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“The Australian market is important for Pierre Lannier, because it is a mature market with an interesting purchasing power,” Pierre Lannier export director Martial Butscher told Inside Retail.
“People are responsive to our design, and to the Made in France aspect.”
Pierre Lannier is already successful in Japan, Korea and China, and Butscher expects similar success in Australia.
The pandemic has impacted some bricks-and-mortar stores all over the world, particularly in larger settings that rely on international travellers.
“The retail store sales are OK, but stores [that depend] on tourism like department stores and multiple store chains have been heavily impacted,” Butscher said.
Sales during the 12 last months are below 2019 figures due to a lack of advertising, which Butscher said is directly linked to the business insecurity, but she is hopeful that sales will pick up with increased marketing next year.
“We really hope that 2022 will allow us to be able to invest in marketing campaigns again,” she said.
Return of luxury hair accessories brand
Hair accessories business Valerie Valentine is hoping it will be second time lucky for the brand’s Australian expansion. The brand entered the Australian market via an importer a few years back and was selling through David Jones and other retailers prior to the pandemic.
“The Australian [consumers] liked our collection very much,” Valérie Valentine designer Valerie Dassa told Inside Retail.
During the pandemic, the business struggled during lockdowns but thanks to its longstanding relationships with customers, nobody cancelled their orders.
“In Europe, [our customers] didn’t stop buying and also our partner in Hong Kong really played the game so even if the turnover was less, this helped a lot to keep the company stable,” she said.
While the beginning of the year was difficult, Valérie Valentine had enough turnover to keep the brand going and as the months went on, business gradually improved.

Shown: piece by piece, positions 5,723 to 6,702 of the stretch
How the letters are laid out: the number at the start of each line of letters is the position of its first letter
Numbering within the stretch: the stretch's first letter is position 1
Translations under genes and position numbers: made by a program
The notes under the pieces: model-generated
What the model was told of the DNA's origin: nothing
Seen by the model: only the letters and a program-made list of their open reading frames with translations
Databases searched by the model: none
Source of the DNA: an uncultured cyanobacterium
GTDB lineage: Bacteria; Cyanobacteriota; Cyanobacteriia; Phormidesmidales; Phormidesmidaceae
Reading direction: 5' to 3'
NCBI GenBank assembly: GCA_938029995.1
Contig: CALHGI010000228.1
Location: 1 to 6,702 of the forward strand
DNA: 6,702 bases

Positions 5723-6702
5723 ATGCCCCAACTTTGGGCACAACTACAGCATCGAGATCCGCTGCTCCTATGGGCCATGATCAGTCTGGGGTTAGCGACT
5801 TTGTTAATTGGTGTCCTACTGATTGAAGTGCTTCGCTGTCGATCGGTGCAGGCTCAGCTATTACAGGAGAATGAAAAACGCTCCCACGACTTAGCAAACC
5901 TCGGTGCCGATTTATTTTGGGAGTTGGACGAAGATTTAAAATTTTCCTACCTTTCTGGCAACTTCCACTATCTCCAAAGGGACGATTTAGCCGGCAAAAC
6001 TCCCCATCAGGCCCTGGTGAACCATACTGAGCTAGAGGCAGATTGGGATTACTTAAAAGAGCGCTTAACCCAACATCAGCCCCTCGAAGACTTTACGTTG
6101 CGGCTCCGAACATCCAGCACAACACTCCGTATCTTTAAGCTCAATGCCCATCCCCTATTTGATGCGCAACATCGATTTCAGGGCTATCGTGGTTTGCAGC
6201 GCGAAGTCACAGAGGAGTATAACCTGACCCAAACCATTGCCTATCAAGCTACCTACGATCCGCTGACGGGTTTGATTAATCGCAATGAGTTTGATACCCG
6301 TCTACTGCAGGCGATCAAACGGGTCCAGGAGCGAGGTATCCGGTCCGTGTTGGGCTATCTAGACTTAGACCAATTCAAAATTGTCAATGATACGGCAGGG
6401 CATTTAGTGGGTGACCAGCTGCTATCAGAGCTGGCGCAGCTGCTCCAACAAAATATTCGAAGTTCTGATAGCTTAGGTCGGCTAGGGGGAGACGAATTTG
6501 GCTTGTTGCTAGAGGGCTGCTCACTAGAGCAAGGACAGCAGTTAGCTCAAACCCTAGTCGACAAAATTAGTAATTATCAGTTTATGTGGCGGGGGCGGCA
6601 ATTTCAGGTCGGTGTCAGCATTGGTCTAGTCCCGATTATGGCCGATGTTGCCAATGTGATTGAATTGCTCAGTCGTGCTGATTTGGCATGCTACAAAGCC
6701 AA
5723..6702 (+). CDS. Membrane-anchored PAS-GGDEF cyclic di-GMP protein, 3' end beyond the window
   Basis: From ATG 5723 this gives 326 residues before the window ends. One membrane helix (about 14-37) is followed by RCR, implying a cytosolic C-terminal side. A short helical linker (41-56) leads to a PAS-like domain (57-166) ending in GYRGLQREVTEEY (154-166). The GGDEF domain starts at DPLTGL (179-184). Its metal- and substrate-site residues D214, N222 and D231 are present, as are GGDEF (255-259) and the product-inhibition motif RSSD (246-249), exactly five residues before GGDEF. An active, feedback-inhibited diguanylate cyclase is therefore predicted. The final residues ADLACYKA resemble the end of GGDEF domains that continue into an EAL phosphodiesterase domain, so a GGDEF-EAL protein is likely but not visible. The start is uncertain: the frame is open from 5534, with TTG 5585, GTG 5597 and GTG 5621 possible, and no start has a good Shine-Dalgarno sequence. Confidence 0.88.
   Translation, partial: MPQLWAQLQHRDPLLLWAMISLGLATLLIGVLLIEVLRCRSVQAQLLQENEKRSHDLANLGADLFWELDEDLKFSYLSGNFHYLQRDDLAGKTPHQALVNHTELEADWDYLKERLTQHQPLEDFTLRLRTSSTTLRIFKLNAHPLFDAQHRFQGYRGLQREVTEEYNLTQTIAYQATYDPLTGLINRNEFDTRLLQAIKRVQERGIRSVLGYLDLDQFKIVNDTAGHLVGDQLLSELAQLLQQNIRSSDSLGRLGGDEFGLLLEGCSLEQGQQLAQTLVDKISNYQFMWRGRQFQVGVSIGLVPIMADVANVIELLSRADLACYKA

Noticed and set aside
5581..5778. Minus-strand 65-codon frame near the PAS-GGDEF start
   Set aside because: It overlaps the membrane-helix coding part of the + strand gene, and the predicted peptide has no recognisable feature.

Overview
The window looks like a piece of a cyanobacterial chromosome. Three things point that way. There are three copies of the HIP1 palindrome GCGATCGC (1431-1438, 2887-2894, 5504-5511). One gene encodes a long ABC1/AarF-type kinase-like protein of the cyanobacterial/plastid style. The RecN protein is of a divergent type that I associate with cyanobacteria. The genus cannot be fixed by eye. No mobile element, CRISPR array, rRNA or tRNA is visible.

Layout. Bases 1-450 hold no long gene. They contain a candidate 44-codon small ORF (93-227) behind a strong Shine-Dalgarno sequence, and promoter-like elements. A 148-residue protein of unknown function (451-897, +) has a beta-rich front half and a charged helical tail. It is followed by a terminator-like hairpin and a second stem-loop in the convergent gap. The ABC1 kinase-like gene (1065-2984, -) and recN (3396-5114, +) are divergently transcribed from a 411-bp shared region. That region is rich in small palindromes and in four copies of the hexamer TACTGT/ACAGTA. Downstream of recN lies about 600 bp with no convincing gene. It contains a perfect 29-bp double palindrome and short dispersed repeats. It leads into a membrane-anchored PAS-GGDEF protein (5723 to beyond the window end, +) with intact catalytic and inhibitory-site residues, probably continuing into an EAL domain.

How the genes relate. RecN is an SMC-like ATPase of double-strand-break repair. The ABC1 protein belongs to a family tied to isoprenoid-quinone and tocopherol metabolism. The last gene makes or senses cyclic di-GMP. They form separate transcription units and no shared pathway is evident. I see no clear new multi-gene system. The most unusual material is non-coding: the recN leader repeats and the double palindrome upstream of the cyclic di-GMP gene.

“The sales began to increase in July, and have been back to normal since September,” Dassa said.
The business also increased turnover with the launch of a new online store, which it continues to promote through marketing campaigns.
Valérie Valentine produces luxury hair ornaments that incorporate Swarovski crystals in the design. Travelling is Dassa’s main source of inspiration for her collections, but with many countries opting to close their borders during the pandemic and restrictions on movement, she had to think a little differently.
“I thought that after all those months people spent at home, they would like to have something that will brighten their day,” she said.
“I put a lot [of emphasis on] colours and beautiful materials, something that we can keep for years, not just to wear one time, but without being too classic.”
Her strategy appears to be paying off, with customers now buying with confidence again and spending more per transaction now than prior to the pandemic.
Dassa is hopeful that Australian customers will embrace the brand.
“I would love to extend this story in Australia by finding the right [export partner], knowing that we already had a successful experience,” she said.
“I hope this dream will come true.”
Art de Vivre
Hong Trang, Business France coordinator for ASEAN and Australia, is hopefully that the brand’s trendy and sustainable approach will pique the interest of buyers, agents, retailers and distributors in the region.
“This initiative is designed to help those professionals discover new niche French brands in the sectors of Fashion and Accessories,” Trang told Inside Retail.
“We hope that the French Lifestyle and the « French Art de Vivre », represented by those trendy, creative and eco-fashion brands coming from France, will contribute to the local market dynamism.”
Trang said French brands are struggling to reach new customers as a result of Covid-19.
“Local agents and distributors are unable to launch new brands at the moment due to a lack of personnel or they have to adjust strategic decisions regarding their brand portfolio in this unstable period,” she said.
“On the other hand, stores and shopping centres have been closed for a long time due to the pandemic, people have a tendency to stay home/work from home other than shop for clothes or accessories.”